Warrior’s Way

So, I promised / threatened to review Warrior’s Way. And I figure now, approximately one million years after anyone could possibly care, is as good a time as any.

I’ll start with the good stuff because, hey, I’m not just hatin’ to hate and here’s the proof.

So, I’m not exactly a connoisseur of kung fu action films, but I likes ’em. And, y’know, I’m totally on board for accepting some roughness around the edges of these movies. Particularly when it comes to the lead character who, more often than not, is played buy a dude cast for his martial ability and not his acting ability. Plus there’s generally a language barrier if the film was a Hollywood joint. And that encourages a whole lotta Strong Silent Types who Don’t Speak Much English or Do Much Acting.

And I’m cool with that. We’re not here for nuance, we want blood.

But due to what I can only assume to be a miraculous confluence between script, director, and casting about as rare as a total alignment of all the planets in the Solar System, Dong-gun Jang’s performance as Yang, the Strong Silent Assassin Who Don’t Speak Much English Or Do Much Acting, is incredibly charming and natural. Someone finally figured out how to take what is ordinarily a cliche weakness of films like this, run with it, and deliver something much better than we could have expected.

The film goes out of its way to make sure we know Yang is yet another boilerplate Silent / No Emoting lead before it lets some of the supporting cast have fun with that. They don’t rush to these moments, or over sell them, so clever and talented people were definitely involved in this thing. Yang is emotionally distant and hardly speaks English, but with Dong-gun behind the role we feel like those qualities exist because they make sense for the character and not because they’re merely convenient for the production. It comes as no surprise now to learn Dong-gun is a hell of a popular actor over in his homeland of Korea and throughout Asia.

What else? The action sequences are very well done. There’s a variety and a brutality to the violence that never goes overboard. Yang is covered in the blood of his slain enemies for much of the third act, but there isn’t an ounce of gratuitous gore in the film. A tough balance to strike when people are being shot, stabbed, and slashed in half for 30 minutes straight.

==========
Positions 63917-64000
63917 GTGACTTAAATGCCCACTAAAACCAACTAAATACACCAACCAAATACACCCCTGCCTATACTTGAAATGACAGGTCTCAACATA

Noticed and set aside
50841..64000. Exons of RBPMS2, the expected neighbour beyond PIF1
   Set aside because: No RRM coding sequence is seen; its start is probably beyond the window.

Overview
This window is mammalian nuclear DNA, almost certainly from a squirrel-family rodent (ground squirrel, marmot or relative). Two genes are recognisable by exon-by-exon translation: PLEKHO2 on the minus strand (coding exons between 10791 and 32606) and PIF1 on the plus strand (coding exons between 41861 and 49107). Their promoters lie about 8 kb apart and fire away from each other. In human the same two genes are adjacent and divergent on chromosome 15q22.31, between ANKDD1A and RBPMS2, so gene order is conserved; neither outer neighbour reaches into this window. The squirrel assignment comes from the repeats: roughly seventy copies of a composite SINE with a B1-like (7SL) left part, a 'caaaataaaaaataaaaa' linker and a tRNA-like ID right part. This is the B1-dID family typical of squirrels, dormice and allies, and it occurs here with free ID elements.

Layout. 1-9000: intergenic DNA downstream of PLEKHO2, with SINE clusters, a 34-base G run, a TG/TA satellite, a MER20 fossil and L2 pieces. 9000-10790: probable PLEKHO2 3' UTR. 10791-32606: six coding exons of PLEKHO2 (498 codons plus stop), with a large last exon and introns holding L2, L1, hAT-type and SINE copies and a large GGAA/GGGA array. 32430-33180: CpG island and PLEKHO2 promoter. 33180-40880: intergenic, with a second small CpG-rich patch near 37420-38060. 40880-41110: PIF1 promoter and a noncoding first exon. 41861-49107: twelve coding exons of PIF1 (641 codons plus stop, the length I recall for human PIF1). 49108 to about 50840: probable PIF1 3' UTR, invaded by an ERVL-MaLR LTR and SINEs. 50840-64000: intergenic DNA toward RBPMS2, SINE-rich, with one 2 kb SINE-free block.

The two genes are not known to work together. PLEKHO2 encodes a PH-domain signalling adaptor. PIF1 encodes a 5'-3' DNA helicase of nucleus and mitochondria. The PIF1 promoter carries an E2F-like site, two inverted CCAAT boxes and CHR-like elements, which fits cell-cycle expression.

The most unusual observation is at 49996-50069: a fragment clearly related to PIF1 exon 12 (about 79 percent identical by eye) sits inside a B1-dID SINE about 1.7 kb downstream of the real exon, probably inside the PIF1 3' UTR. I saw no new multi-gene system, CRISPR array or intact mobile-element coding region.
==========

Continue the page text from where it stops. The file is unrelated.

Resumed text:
Other than that? The rest of the cast does fine. I could’ve used a more interesting villain than Colonel Rapesalot, but maybe that’s a personal gripe.

The movie’s real problem is structure. I find myself increasingly aware of failures in structure — in all media but especially in movies — the longer I work on highly structured narratives.

With comic books, we have 22 pages, or 20 if you’re reading a Corporate Book these days, and you need to tell a complete story in that time. Oh, it can be part of a larger story, in fact it almost certainly should be. But if you don’t have an interesting hook in the beginning that leads to a compelling conflict that gets resolved (ideally while developing into a cliffhanger that’ll dovetail into the hook of the next issue) by that last page, you’re doing it wrong wrong wrong.

It takes Warrior’s Way like an hour to get to the action. An hour? In a movie called Warrior’s Way? With a trailer that was 95% ninjas jumping, slicing, or dying?

Nope, wrong!

An inordinate amount of time is spent showing us Yang’s history as an assassin, his deal with the baby, and their exodus to the American West. They were clever enough to handle much of this via voice over and montage to cut to just the essential info and imagery, but I’ll explain later how even this took too long.

Okay, so Yang finally makes it to Lode, a dead boomtown lookin’ place, and settles down. But then the movies takes entirely too long to tell us about Lode, its ex-carnie citizens, their aspirations, their interactions with Yang, the fall from grace shared by both the town and its citizens, and how that ties in with the love interest and the bandits…all without explaining how the hell these people stayed there. Not even the “why,” which also goes unanswered, the how.